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Veneer has been used for centuries to add an artistic touch to furniture and other woodworking projects. The visual effect can be stunning, and there are things you can do with veneer that wouldn’t be possible with solid wood. Intricate patterns, exotic inlays and spectacular grain that matches across an elevation or around an entire piece are a few of the things that stretch the limits of woodworking and the talents of a craftsman. Last year I was one of the judges for the Veneer Tech Craftsman’s Challenge, an annual contest sponsored by Veneer Tech, a North Carolina supplier of veneer. I posted several articles on our blog about how veneer is made, and this entry about last year’s winners.

I’ve been asked to return to judge this year’s contest, the seventh annual. I’m looking forward to returning to a great coastal area, with fresh seafood and wonderful hosts. This year the grand prize winner will receive a cash award of $3000, and each of the six category winners will receive $1000. One of the interesting aspects of this contest is that there are also awards for the distributor and salesman that supply the veneer for the grand prize winning entry. For complete details and rules of the contest visit the Veneer Tech website. If your entry is submitted before March 31, 2011 and you win the grand prize, you will also receive a $1000 bonus. The deadline for all entries is June 1, 2011 and the winners will be announced in July at the AWFS Fair in Las Vegas, Nevada.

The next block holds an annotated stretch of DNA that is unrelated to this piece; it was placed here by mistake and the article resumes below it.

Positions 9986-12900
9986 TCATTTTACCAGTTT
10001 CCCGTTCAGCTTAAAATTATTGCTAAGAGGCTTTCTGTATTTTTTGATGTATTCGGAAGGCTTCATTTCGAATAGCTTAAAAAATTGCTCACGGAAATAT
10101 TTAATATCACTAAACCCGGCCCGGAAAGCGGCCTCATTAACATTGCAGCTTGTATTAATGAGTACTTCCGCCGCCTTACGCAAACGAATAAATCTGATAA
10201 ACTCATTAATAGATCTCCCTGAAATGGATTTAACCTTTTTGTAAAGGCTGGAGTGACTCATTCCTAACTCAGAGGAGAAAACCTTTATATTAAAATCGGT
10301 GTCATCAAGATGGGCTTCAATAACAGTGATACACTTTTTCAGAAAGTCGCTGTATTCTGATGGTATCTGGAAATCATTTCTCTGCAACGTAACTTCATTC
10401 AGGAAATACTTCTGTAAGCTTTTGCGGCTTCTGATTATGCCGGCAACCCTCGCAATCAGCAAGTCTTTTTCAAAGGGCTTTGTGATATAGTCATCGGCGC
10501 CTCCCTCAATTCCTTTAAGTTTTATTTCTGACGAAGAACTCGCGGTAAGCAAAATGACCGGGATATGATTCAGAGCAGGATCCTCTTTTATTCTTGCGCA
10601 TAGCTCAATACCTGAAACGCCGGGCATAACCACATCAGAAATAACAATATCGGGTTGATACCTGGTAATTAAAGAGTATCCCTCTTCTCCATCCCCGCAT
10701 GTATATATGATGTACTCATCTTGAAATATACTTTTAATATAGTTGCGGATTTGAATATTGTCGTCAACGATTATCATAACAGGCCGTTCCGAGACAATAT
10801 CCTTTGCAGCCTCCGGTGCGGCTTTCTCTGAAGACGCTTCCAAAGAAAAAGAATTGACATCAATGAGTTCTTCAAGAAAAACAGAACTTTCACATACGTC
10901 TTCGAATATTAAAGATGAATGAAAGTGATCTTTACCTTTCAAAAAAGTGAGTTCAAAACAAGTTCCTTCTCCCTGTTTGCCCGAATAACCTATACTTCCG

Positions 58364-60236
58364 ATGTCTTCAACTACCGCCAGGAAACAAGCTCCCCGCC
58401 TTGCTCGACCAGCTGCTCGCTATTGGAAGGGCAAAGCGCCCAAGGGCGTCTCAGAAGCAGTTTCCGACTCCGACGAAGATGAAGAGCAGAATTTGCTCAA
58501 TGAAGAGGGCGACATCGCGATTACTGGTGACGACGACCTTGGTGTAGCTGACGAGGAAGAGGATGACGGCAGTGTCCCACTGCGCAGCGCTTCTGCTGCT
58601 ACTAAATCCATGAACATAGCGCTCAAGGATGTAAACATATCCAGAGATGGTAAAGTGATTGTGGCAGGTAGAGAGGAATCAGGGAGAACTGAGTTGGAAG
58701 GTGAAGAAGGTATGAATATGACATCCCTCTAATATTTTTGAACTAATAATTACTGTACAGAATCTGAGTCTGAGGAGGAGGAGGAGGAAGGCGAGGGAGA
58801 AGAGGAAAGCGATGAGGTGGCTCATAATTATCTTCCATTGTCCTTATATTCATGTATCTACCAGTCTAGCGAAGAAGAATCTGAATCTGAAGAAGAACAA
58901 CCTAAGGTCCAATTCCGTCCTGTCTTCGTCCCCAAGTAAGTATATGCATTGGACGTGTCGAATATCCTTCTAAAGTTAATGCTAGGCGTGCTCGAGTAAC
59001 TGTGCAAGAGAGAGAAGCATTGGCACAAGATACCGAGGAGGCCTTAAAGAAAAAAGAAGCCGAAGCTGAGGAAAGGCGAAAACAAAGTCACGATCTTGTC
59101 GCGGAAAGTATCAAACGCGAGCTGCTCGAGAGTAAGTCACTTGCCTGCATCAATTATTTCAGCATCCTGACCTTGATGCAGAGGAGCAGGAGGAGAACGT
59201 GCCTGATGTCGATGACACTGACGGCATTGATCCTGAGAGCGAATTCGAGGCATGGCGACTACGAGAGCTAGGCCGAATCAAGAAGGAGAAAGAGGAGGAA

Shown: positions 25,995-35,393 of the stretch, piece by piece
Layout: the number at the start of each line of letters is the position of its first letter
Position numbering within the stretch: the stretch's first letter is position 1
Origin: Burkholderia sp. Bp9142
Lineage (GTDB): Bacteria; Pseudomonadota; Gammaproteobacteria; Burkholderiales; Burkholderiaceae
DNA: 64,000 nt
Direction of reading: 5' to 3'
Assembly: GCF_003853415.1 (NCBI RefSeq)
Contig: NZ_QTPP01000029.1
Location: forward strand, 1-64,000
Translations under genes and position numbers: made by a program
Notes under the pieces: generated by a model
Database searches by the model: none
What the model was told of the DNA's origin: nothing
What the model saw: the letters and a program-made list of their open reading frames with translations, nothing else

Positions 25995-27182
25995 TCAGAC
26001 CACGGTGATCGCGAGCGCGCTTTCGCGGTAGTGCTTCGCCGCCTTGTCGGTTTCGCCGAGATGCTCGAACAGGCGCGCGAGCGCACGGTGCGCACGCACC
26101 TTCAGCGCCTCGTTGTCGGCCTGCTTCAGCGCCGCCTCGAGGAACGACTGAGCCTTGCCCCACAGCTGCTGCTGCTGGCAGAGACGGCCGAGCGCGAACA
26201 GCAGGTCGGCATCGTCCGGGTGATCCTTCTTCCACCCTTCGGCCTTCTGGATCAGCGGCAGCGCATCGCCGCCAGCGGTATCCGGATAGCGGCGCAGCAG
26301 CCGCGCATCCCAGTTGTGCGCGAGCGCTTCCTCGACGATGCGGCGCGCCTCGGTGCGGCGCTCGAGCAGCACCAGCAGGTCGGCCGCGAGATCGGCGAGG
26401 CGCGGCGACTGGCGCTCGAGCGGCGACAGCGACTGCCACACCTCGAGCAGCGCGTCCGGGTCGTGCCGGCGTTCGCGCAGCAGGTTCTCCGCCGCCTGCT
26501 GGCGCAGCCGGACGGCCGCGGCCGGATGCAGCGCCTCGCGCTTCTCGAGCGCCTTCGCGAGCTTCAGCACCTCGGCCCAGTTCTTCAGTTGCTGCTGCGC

I’m looking forward to meeting my fellow judges; Bill Esler, member of the WoodLINKS USA board of directors and associate publisher for Vance Publishing/Wood Interiors Media Group; and Keith Yow, a member of the Architectural Woodwork Institute (AWI) Carolinas Chapter and founder of the furniture and cabinetmaking program at Cedar Ridge High School, in Hillsborough, NC.

The images above are last year’s winners. Click on an image, then click again for a large version of each picture. You can view all of the winners, honorable mentions and all entries from the 2010 Veneer Tech Craftsman’s Challenge at this link. At the top of that page, there is also a link to winners and other entries from previous contests. It’s a visual treat of excellent work in beautiful materials.

–Robert W. Lang

Read up on veneer in back issues of Popular Woodworking Magazine, including “Old School Veneering” by Mario Rodriguez, and a four-part series of articles by Marc Adams.

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Showing 2 comments
  • JimB

    The other thing use of veneer does of course is reduce pressure on threatened species vs. solid wood. Even wood grown sustainably or domestic hardwoods are somewhat limited in supply.

  • raja ayaz

    buhat acha laga


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